Thursday, August 27, 2020

Osaka to play; Bryans retire; U.S. Open draws held

Naomi Osaka, shown at 16 in 2014, said postponing the
semifinals of the Western & Southern Open one day brings
more attention to police violence. Photo by Paul Bauman

Naomi Osaka said today that she will play Friday in the semifinals of the Western & Southern Open in Flushing Meadows, N.Y.

The semifinals had been scheduled for today, but Osaka, a two-time Grand Slam singles champion, said she would not play to protest the shooting of Jacob Blake, an African-American, by police in Kenosha, Wis., on Sunday. Tournament officials then postponed all of today's matches until Friday.

Osaka, 22, was born in Japan to a Haitian father and Japanese mother and grew up in Florida. Although based in Los Angeles, she plays for Japan.

"As you know, I pulled out of the tournament yesterday (to protest) racial injustice and continued police violence," Osaka, who's Black with a Haitian father and Japanese mother, said in a statement. "I was (and am) ready and prepared to concede the match to my opponent.

"However, after my announcement and lengthy consultation with the WTA and USTA, I have agreed at their request to play on Friday. They offered to postpone all matches until Friday and in my mind that brings more attention to the movement."

Osaka is scheduled to play 14th-seeded Elise Mertens of Belgium at the USTA Billie Jean King National Tennis Center on Friday at 8 a.m. PDT (ESPN2). They have split two career matches. Osaka won the last meeting 6-4, 6-1 in the Osaka semifinals en route to the title last September.

Osaka made her WTA main-draw debut in the Bank of the West Classic at Stanford at 16 in 2014, stunning 2011 U.S. Open champion Samantha Stosur.

Mertens reached the semifinals of the Australian Open and inaugural Mubadala Silicon Valley Classic in San Jose, Calif., in 2018. The tournament replaced the Bank of the West Classic.

Here's Friday's schedule (times EDT). 

Bryans retire – Former Stanford stars Bob and Mike Bryan, who won a record 16 Grand Slam men's doubles titles, announced their retirement after a 22-year career.

"We just both feel it in our guts that it is the right moment," Mike Bryan, the older of the 42-year-old twins by 2 minutes, told The New York Times. "At this age, it takes so much work to go out there and compete. We love playing still, but we don't love getting our bodies ready to get out there. The recovery is tougher. We feel like we were competitive this year, last year, the year before. We want to go out right now where we still have some good tennis left."

The Bryans won six Australian Open, five U.S. Open, three Wimbledon and two French Open titles. They captured an Open Era-record 119 tour titles together (including four in the ATP Finals), earned a gold medal in the 2012 London Olympics and helped the United States win its last Davis Cup championship in 2007.

The Bryans spent 438 weeks at No. 1 and ended 10 seasons as the top-ranked team (2003, 2005-07, 2009-14). They played at Stanford in 1997 and 1998, helping the Cardinal win the NCAA team championship each year. Bob Bryan achieved a rare Triple Crown in 1998, sweeping the NCAA singles, doubles (with Mike) and team titles.

Stanford students are not allowed to choose roommates. The Bryans were given rooms on opposite sides of campus, but Bob brought a mattress to Mike's dorm and slept on the floor.

The Bryans' father, Wayne Bryan, coached the now-defunct Sacramento Capitals of World TeamTennis for 12 years (2002-13). He led Sacramento to two WTT titles (2002 and 2007) and was named the league's Coach of the Year three times (2004-06).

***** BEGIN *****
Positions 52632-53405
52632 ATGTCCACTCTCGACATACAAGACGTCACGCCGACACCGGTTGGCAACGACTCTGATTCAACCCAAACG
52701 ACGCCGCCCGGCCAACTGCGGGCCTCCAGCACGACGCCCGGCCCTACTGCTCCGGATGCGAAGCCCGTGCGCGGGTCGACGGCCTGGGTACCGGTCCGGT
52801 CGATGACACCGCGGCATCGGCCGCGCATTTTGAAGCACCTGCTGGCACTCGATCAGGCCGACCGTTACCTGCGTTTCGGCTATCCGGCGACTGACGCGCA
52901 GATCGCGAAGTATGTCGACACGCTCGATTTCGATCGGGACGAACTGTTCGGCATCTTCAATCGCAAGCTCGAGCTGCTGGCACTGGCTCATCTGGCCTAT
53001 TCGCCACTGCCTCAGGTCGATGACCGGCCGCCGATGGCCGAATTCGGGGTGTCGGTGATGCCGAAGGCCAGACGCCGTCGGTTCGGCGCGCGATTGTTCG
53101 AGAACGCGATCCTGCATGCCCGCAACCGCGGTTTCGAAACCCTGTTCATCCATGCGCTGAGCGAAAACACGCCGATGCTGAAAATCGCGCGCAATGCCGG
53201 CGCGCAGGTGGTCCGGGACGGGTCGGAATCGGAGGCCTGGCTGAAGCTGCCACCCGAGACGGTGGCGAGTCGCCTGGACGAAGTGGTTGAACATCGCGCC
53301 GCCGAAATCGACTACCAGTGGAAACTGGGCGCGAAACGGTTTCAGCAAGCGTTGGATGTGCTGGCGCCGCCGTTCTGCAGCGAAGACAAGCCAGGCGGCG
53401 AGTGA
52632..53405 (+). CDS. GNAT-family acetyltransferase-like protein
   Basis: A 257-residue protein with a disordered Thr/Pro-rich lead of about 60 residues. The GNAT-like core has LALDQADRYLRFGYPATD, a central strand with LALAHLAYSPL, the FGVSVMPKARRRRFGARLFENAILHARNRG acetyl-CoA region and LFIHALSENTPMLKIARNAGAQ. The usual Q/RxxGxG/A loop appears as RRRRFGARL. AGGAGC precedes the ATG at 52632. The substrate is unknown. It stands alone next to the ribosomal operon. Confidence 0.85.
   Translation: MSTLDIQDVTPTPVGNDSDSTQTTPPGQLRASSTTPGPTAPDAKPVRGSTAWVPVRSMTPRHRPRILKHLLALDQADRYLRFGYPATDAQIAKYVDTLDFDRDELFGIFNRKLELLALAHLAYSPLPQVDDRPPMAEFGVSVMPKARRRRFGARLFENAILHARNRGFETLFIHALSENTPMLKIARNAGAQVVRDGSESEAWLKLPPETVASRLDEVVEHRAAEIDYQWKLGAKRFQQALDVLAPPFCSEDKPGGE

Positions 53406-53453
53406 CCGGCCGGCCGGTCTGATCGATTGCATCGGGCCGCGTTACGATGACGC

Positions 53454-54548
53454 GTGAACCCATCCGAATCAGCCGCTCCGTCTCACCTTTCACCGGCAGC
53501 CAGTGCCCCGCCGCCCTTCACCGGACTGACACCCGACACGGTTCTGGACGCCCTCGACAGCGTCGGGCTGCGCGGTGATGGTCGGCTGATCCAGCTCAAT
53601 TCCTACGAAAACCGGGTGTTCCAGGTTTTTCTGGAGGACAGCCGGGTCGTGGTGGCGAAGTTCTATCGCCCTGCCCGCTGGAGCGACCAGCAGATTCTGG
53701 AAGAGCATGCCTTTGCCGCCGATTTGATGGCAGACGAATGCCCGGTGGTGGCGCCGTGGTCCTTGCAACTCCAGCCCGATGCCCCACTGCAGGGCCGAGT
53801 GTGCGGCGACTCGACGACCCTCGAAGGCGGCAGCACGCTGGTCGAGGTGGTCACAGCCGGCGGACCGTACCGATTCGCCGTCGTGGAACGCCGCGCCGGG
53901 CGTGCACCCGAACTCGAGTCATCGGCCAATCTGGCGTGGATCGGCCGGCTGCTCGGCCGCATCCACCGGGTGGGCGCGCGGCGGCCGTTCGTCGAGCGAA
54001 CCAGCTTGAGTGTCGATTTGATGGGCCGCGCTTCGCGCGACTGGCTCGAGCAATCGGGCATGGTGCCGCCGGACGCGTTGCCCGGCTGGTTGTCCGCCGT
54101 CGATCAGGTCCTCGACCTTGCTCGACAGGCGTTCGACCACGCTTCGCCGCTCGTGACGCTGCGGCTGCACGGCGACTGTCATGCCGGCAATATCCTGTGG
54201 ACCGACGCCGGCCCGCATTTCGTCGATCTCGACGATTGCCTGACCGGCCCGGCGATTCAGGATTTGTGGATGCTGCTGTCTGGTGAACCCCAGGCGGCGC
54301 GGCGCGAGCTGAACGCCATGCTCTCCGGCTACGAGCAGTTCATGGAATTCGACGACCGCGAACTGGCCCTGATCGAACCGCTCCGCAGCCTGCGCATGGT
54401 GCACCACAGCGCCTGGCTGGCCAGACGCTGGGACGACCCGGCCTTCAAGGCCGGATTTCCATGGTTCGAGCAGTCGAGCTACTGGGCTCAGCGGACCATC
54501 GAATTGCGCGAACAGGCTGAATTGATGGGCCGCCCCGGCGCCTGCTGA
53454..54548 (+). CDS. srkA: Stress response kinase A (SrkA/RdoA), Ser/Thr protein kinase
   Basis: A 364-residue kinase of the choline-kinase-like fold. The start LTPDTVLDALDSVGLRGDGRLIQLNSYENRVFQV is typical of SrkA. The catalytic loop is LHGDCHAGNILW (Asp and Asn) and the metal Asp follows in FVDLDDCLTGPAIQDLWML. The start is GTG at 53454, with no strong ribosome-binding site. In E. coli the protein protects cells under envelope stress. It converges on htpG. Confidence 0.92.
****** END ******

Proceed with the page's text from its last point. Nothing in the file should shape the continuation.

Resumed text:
U.S. Open draws – Third-seeded Serena Williams, a part-time Silicon Valley resident, will open her quest for a record-tying 24th Grand Slam singles title against Kristie Ahn, a 28-year-old Stanford graduate.

The U.S. Open is scheduled for Monday through Sept. 13 at the National Tennis Center. No fans will be allowed because of the COVID-19 pandemic.

Williams, a six-time U.S. Open champion who will turn 39 next month, and Ahn, who reached the fourth round at Flushing Meadows last year, will meet for the first time. They are ranked No. 9 and No. 97, respectively.

Ahn was born two miles (3.2 kilometers) from the National Tennis Center and lives a 30-minute drive away in Englewood Cliffs, N.J.

Sloane Stephens, a 27-year-old Fresno, Calif., product who won the 2017 U.S. Open, is set to meet Mihaela Buzarnescu of Romania for the first time.

Buzarnescu, a 32-year-old left-hander, claimed her only career WTA singles title in the first Mubadala Silicon Valley Classic

Wild card CiCi Bellis, a 21-year-old San Francisco native who grew up down the peninsula in Atherton, will play Tamara Korpatsch of Germany in another first-time matchup. 

Bellis, rebounding from three operations on her right wrist and one on her right elbow, first made headlines by shocking 12th-seeded Dominika Cibulkova in the first round of the 2014 U.S. Open at 15.

The men's draw features three players with strong Northern California ties. 

Sam Querrey, another San Francisco native, will meet Andrey Kuznetsov of Russia. The winner could face 11th-seeded Karen Khachanov of Russia.

Left-hander Bradley Klahn, a 30-year-old Stanford grad, will play Sumit Nagal of India, with the survivor potentially facing second-seeded Dominic Thiem.

Mackenzie McDonald, who was born and raised in Piedmont in the East Bay, drew 30th-seeded Casper Ruud, a 21-year-old Norwegian and son of former top-40 player Christian Ruud. McDonald, 25, underwent hamstring tendon surgery in June 2019 and missed the rest of the year.

All three men's matches are first-time meetings. 

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